Newcastle Castle Keep repairs
With careful advance planning and execution of work on site an important 800 year-old building and visitor attraction receives a successful facelift.
The repair and consolidation work under way on the     of loose stone), re-pointing and, where necessary,
external walls of the historic Castle Keep in Newcastle     replacement of some of the 800 year-old sandstone
upon Tyne has involved a painstaking process of     blocks which form the outer walls and architectural
de-shaling (the physical removal of the outer skin     features.
An arched hood moulding above the window set also required attention. Here the severely weathered stone is being cut away and replaced with new profles. The restoration of weathered stone involves cutting back to sound material then introducing new face profles, rather than complete block removal and replacement. New stones are fxed with the help of stainless steel dowels. Bed thickness and line are honoured wherever possible and natural hydraulic lime mortars are used to maintain the integrity of the construction.
A particular challenge facing the restoration team is the replacement of severely eroded stone detailing around a two-light window feature to the Keepís north elevation. The stone capitals surmounting columnar jambs have decayed so badly that there is no indication left of the original moulding detail which the masons could use for visual reference.
At the top of the north-east tower, almost 30m above ground level, the exposure has been so severe that several stone blocks which bridge over corbels supporting the tower battlements required complete replacement. A temporary supporting structure of props and needles was erected to carry the loading of the masonry above. The four badly eroded bridge-stones were carefully removed in sequence so that the masonry above remained supported by the corbels at all times.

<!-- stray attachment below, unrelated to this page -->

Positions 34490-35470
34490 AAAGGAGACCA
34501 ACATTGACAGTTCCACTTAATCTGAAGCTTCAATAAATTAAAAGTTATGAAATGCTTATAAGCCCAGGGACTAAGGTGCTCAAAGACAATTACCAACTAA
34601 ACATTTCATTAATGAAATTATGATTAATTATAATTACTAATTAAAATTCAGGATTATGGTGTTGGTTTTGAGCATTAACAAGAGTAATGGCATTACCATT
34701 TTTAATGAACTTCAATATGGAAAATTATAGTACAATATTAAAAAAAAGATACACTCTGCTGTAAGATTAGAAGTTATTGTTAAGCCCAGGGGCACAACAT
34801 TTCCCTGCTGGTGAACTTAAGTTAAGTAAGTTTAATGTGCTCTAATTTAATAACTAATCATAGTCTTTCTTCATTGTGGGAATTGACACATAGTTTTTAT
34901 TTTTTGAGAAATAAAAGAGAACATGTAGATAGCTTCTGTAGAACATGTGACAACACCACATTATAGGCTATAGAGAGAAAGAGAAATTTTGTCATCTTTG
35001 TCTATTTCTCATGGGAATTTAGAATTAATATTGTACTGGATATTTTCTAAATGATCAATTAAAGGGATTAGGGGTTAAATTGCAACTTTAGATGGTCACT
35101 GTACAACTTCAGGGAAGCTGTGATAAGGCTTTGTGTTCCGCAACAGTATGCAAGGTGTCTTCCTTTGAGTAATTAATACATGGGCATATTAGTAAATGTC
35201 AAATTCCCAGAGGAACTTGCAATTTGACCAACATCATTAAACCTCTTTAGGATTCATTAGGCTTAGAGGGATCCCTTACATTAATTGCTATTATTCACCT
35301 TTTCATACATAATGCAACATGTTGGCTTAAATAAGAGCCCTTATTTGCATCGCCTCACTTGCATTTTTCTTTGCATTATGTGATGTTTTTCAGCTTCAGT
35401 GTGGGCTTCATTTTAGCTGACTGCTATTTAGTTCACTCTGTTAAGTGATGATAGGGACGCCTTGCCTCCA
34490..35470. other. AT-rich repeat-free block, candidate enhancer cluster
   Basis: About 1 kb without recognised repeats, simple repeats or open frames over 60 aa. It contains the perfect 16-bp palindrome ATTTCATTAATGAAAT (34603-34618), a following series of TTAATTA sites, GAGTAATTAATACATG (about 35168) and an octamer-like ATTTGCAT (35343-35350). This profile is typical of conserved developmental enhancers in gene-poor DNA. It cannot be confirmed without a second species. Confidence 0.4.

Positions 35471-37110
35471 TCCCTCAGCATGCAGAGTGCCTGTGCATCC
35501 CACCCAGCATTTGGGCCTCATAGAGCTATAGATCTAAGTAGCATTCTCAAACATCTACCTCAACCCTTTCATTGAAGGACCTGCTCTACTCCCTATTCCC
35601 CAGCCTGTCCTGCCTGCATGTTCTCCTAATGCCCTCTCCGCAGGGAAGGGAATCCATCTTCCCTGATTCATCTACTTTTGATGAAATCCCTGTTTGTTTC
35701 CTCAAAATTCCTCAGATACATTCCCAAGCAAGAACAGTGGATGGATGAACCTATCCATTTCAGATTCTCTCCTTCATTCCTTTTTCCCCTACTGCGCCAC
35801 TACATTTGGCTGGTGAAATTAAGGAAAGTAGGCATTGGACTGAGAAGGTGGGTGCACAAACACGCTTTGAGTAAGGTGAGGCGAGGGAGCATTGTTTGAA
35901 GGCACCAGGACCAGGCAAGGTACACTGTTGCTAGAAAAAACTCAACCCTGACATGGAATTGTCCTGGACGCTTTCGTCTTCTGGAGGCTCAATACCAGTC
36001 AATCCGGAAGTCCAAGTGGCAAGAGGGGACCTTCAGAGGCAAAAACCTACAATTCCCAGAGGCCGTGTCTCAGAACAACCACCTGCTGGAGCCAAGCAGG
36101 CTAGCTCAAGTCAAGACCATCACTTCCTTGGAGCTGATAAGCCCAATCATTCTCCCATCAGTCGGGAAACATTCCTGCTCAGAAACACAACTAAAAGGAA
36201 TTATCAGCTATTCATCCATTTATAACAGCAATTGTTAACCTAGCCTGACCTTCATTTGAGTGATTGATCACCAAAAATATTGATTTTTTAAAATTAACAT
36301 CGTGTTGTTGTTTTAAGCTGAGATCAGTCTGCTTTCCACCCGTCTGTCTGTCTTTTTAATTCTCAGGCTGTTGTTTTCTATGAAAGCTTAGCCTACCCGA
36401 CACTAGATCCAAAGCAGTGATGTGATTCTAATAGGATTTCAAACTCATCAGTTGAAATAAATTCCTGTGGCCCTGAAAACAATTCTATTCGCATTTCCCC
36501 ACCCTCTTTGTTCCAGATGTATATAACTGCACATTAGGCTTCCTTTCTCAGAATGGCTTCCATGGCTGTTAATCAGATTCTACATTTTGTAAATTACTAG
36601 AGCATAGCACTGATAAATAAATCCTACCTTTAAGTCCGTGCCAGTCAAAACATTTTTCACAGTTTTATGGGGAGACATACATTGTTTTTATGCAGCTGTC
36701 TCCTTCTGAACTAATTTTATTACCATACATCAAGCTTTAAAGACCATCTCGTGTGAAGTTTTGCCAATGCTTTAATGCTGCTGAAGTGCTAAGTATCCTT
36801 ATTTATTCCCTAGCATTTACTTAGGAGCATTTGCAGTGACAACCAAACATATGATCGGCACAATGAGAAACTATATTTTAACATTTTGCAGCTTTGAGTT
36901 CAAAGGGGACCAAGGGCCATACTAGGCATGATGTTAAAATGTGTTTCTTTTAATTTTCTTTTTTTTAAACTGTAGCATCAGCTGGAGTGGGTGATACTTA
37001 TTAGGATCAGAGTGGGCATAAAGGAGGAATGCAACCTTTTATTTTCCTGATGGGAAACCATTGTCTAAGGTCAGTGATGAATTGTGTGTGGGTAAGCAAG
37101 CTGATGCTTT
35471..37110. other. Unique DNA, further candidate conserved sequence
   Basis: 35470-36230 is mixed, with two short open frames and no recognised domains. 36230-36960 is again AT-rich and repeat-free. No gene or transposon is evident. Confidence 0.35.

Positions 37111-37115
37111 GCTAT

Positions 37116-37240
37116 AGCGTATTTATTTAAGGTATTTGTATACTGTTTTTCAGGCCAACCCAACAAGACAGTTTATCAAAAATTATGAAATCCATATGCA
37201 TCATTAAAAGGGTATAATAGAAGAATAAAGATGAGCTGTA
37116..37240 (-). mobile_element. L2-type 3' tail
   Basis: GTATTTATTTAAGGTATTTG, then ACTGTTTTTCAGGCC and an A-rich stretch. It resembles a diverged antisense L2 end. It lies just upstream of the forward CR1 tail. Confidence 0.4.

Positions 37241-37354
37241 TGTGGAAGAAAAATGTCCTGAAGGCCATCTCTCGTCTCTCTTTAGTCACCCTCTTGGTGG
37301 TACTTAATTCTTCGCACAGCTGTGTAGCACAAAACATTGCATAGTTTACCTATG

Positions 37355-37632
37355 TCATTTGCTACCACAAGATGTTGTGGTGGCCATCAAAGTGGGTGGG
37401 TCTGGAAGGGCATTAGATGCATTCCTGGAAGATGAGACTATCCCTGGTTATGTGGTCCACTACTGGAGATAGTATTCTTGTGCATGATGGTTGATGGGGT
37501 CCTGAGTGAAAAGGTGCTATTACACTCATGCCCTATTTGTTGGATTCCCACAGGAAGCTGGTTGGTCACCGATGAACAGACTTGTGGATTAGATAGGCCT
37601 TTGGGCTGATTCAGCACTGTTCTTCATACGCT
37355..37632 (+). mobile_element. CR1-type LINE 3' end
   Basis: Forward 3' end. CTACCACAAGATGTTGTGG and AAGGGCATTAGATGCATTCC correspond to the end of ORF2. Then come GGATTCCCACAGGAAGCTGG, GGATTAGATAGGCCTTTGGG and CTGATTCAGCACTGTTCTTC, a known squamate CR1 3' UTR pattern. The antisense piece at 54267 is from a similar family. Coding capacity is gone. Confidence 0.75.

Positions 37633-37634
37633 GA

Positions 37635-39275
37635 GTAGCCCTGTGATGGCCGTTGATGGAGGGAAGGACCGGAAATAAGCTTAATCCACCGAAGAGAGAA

Jim Croft is associate
director of heritage for
specialist conservation
contractor St Astier.
The 12th century Castle Keep stands on a steep-sided promontory overlooking the River Tyne. on the eastern elevations, which are open to the salt-laden winds blowing from the North Sea, surface decay of the stone blocks was found to be particularly severe, with 10Ė15mm thickness of loose, shaley material over large areas.
In 2006, the Keepís east elevation and fore-building received attention. In the current phase, the walls to the north and west elevations are being repaired.
Where necessary, new stone blocks are be used to replace originals which have deteriorated beyond repair. Replacement stone blocks have been sourced from a local quarry which offered a near identical material Ė a coarse-grained Northumbrian carboniferous sandstone with predominantly buff colouring and characteristic iron-staining.
The Castle Keep, open to public visit for 361 days a year, will remain open throughout the works.
one of the main challenges facing the conservation team before any work could start was access to the castle walls. The main east coast rail line runs at the foot of the north/west elevation and a complex web of scaffolding over-hanging the line had to be installed.